Government shutdowns must spare military
The current stalemate between the inept administration and Congress has entered its second week but not without a major faux pas.
While the Obama spin machine has done a better job of painting the Republicans as the architect of this most recent and embarrassing shutdown, the Obama Administration, though, must bear its own public relations debacle for the way in which current civilian and military workers and veterans have been treated.
Appalling is what we call the closing of war memorials and monuments that honor the sacrifices of those who served in many of this nation’s wars. For a group of World War II veterans to storm a closed memorial in Washington, D.C. shows how insensitive the direction of the government shutdown has become.
Men and women in uniform have been trained to lead, which, in our nation’s capital, is a word that has evolved into one of those dirty four-letter expressions.
The current disdain for the military from the administration has continued through this childish Washingtonian game of “see no evil, hear no evil and speak no evil.”
First, nearly 400,000 government civilian and military technician employees received emergency furlough calls telling them not to come to work; then, pay became a problem, especially for the miltiary technicians, many of whom fought side by side their active-duty counterparts in the dusty sands of Iraq or in the mountains and valleys of Afghanistan.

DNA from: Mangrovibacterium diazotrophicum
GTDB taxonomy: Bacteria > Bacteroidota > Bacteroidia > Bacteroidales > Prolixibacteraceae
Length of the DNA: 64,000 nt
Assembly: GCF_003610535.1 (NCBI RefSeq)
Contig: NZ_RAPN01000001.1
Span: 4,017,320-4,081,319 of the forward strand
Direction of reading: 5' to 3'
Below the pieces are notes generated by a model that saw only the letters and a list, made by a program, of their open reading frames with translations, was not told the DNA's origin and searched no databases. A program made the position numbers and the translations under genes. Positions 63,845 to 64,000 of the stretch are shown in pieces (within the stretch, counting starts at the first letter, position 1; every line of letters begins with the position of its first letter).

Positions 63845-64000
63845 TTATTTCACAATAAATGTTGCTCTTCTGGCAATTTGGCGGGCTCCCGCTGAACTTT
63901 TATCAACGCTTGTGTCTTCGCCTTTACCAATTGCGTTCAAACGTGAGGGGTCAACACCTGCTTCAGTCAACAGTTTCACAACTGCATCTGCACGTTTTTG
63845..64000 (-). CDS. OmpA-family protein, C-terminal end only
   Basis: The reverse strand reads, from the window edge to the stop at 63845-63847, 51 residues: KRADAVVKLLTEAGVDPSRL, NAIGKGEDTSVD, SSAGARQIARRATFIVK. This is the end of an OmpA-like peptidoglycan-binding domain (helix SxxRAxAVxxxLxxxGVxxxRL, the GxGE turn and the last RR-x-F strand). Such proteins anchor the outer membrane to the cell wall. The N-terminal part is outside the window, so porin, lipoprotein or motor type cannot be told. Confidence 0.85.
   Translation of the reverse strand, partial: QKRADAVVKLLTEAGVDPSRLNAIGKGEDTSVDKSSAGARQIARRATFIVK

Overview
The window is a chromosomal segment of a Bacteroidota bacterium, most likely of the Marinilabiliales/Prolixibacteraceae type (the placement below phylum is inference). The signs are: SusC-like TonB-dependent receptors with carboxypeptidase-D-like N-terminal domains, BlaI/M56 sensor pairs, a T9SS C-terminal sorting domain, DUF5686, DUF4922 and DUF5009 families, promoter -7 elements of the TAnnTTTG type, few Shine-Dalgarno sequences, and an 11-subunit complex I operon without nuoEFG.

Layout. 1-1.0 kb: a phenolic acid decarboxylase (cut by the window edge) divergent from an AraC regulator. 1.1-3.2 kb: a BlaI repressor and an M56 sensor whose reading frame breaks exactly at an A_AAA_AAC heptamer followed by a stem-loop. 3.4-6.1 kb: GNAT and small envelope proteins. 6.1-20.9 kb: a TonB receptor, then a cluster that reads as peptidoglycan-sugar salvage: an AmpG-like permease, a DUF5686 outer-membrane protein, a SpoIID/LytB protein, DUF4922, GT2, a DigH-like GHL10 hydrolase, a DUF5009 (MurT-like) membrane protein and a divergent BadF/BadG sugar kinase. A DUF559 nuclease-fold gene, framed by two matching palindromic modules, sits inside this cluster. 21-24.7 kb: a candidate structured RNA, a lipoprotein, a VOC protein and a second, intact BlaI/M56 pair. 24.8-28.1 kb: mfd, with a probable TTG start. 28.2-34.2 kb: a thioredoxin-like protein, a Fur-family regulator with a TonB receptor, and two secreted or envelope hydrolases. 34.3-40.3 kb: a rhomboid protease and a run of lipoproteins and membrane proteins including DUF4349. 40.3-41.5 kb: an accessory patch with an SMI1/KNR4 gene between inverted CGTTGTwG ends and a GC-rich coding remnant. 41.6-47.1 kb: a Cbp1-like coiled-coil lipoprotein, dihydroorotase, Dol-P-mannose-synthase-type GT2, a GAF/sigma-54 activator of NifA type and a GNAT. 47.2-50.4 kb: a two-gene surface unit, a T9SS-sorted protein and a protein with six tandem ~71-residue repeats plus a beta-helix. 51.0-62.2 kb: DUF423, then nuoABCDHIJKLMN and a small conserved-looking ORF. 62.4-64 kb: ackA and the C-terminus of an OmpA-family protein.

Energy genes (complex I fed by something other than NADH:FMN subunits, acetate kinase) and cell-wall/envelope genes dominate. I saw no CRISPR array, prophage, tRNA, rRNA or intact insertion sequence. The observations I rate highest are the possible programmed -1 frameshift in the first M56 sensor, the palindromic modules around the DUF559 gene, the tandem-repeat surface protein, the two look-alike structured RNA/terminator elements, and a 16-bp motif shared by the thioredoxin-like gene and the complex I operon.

Weekend drill, which has intensified for training, was postponed last weekend. As Congress fiddles while Washington burns, countries such as Russia and China and Iran are calculating their next moves against an adversary whose power and world dominance is slowly slipping.
Congress and the Obama Administration have allowed this partial government shutdown to fester, even before implementing the furloughs next week. The House, then following the Senate, voted to restore pay, and over the weekend Defense Secretary Chuck Hagel felt it necessary for other employees with a direct role to the military need to return to work. But we have some recommendations if another shutdown should occur.
That means National Guard and Reserve military technicians are not laid off.
That means all military personnel and civilians working for the services — active, Guard and Reserve — do not receive a disruption in their paychecks.
That means all training continues without interruption including weekend military drills.
That means avoid the temporary closure or reduction of military instruction at the country’s service academies.
Recommendation to Mr. President and Congress: Don’t hurt those who can lead.
LVN Editorials appear on Wednesdays